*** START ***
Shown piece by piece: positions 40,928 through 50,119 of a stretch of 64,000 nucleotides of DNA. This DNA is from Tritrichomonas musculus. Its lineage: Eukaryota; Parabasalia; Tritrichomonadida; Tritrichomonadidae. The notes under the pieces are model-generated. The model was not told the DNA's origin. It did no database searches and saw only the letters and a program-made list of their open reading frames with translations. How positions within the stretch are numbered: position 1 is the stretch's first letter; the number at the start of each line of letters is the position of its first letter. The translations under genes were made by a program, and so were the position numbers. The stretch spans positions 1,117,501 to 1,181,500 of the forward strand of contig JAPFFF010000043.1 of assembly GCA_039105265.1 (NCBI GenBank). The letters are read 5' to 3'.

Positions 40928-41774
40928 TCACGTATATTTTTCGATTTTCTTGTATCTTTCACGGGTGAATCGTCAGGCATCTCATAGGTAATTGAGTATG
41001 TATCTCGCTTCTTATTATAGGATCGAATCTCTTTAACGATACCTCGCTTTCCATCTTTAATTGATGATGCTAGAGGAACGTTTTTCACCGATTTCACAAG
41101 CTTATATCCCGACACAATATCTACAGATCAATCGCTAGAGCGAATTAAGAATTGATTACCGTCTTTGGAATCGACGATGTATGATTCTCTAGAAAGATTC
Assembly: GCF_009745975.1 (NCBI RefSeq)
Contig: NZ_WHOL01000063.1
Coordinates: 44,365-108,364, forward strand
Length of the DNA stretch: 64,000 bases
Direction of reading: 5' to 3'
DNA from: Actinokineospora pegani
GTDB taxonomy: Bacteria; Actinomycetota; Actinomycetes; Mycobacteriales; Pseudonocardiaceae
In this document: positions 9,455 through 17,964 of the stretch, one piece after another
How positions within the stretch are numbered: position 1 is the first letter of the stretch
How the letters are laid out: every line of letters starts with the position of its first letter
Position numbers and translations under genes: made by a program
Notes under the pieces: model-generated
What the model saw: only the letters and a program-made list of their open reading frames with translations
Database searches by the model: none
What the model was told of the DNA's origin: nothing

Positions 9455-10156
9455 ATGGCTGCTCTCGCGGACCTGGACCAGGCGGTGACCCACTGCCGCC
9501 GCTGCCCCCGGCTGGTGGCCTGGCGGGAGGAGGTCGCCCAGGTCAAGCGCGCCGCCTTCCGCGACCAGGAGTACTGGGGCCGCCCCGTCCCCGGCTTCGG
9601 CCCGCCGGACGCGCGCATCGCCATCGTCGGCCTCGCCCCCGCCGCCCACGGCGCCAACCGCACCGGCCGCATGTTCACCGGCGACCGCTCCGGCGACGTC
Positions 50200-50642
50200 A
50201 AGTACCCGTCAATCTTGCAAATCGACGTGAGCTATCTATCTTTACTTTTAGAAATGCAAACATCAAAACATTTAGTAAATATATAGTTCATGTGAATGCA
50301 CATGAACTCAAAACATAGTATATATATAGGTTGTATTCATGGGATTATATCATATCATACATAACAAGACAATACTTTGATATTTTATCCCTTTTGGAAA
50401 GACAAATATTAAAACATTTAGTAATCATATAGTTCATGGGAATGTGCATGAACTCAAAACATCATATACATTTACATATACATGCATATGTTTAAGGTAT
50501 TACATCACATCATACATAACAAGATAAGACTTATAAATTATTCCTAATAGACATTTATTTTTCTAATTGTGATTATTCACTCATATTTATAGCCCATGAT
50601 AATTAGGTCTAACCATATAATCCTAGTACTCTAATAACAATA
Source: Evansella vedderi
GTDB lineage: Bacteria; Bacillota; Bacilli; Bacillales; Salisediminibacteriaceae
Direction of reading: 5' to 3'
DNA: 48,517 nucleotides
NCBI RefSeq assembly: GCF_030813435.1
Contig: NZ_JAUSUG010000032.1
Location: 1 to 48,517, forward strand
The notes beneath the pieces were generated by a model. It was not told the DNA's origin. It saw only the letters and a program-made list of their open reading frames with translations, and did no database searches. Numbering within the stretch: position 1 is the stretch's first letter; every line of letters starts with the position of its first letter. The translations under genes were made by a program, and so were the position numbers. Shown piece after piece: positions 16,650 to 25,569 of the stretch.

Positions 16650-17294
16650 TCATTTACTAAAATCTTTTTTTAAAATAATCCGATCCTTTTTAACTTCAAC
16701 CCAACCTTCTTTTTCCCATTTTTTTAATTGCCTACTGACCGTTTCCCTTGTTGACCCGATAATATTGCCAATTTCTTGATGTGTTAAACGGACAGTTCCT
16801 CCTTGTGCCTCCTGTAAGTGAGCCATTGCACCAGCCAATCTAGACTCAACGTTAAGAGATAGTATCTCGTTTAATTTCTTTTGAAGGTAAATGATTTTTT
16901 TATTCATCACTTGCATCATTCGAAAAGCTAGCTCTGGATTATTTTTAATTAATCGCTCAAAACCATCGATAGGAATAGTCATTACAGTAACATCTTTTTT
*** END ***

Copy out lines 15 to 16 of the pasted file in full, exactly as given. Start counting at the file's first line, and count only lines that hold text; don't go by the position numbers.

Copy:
How the letters are laid out: every line of letters starts with the position of its first letter
Position numbers and translations under genes: made by a program